Tuesday, May 5, 2009

Oh, Rathp-berries

Our patch of raspberries isn't large, only three rows measuring about 14 feet long each, but they are well-established, vigorous and healthy and provide us with more than enough berries for eating fresh, sharing with friends and family, and preserving for the winter months. And, omigosh, they are in dire need of pruning. Happens every spring, just like clockwork. You can prune raspberries in the fall after they are done bearing for the season, but for me it's easier to do in the spring.

This is a shot of two of our rows of raspberries as they looked yesterday morning.

For many years, I was chief-in-charge of pruning and it usually took me two days to complete the job. Then a couple of years ago, I wasn't feeling too perky around the time for pruning, so I asked my husband for help. Wow. Did it go faster with two people! We were able to do it in one day easily with time left over.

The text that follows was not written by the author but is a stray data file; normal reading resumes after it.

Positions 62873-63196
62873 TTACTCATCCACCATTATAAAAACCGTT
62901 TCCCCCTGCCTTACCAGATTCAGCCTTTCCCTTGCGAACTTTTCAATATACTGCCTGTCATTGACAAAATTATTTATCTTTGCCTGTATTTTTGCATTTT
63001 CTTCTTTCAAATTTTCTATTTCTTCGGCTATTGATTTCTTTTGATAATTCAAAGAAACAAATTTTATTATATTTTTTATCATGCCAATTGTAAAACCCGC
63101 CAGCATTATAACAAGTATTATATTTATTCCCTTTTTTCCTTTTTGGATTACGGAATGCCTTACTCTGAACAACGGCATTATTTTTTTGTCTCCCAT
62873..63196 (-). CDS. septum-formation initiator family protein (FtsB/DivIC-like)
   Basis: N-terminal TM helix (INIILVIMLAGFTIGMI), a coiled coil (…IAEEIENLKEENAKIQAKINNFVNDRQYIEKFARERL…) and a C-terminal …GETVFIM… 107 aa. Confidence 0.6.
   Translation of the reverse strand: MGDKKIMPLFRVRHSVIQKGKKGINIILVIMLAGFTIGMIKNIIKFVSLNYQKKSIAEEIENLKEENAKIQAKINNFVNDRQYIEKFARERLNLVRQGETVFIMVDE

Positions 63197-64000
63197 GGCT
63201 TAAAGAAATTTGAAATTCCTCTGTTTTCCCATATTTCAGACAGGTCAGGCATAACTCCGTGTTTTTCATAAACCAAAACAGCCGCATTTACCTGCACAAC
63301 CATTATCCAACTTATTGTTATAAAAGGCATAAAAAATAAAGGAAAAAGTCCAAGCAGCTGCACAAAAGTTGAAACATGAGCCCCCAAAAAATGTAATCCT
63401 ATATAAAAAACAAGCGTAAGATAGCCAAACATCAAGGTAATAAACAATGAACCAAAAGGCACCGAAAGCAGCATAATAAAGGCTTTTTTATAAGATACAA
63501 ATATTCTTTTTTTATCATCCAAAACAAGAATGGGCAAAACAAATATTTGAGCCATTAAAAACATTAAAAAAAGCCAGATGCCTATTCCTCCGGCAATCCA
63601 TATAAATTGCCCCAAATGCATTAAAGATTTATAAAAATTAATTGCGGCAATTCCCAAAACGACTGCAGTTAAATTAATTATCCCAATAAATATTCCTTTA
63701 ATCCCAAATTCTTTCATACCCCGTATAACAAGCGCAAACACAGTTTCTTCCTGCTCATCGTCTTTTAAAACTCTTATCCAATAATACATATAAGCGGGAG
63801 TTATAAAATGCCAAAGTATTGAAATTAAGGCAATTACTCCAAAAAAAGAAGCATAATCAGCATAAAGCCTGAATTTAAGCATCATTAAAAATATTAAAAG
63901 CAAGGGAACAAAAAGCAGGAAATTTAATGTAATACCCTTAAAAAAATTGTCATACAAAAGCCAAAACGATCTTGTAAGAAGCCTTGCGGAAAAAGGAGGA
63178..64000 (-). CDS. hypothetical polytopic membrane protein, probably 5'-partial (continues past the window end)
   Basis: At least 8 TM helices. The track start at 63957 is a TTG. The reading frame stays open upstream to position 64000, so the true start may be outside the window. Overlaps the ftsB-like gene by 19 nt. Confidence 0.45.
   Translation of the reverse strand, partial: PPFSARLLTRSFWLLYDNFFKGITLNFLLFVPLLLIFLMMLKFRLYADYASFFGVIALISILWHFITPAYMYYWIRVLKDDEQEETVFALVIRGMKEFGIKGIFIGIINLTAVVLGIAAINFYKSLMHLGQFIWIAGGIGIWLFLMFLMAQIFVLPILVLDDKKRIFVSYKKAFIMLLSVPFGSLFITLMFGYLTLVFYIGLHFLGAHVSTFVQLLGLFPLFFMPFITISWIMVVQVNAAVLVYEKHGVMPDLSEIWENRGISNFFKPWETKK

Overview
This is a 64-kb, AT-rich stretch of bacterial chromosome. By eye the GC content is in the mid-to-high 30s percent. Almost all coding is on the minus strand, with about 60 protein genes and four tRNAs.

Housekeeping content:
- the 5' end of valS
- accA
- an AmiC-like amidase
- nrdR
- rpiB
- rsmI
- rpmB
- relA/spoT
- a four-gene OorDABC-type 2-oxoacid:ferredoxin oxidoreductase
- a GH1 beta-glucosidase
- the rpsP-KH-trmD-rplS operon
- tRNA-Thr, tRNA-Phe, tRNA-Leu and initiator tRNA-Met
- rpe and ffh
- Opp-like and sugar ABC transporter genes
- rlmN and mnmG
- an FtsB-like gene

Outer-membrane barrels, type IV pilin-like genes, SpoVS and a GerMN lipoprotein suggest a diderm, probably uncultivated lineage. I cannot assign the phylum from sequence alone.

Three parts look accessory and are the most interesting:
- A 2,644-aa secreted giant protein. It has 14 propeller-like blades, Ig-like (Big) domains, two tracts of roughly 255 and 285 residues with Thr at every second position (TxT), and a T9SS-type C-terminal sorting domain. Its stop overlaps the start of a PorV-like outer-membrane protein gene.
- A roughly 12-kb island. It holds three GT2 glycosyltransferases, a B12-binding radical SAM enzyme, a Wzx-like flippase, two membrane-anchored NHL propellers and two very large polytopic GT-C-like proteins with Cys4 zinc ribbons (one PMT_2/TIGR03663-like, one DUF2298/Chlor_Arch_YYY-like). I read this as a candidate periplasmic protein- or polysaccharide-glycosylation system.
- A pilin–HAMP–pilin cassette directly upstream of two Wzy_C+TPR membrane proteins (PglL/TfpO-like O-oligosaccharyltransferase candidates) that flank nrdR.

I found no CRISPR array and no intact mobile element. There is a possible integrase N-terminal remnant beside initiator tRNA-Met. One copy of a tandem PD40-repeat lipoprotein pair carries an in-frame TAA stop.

This is how the same two rows looked yesterday afternoon.

When I did it myself, I would crawl along on my hands and knees cutting out the old canes close to ground level, from my kneeling position try to pull the 5-6 foot tall severed cane out and away from the neighboring canes (who didn't want to let it go) and then lay the cane in a stack on the ground between rows where there wasn't a lot of room to begin with. (You think this sentence was awkward, you should have tried to do what it described!) Periodically, I'd have to get up, gather the stack of cut canes and carry them on down the row and place them in the garden cart to be hauled away to a burn pile.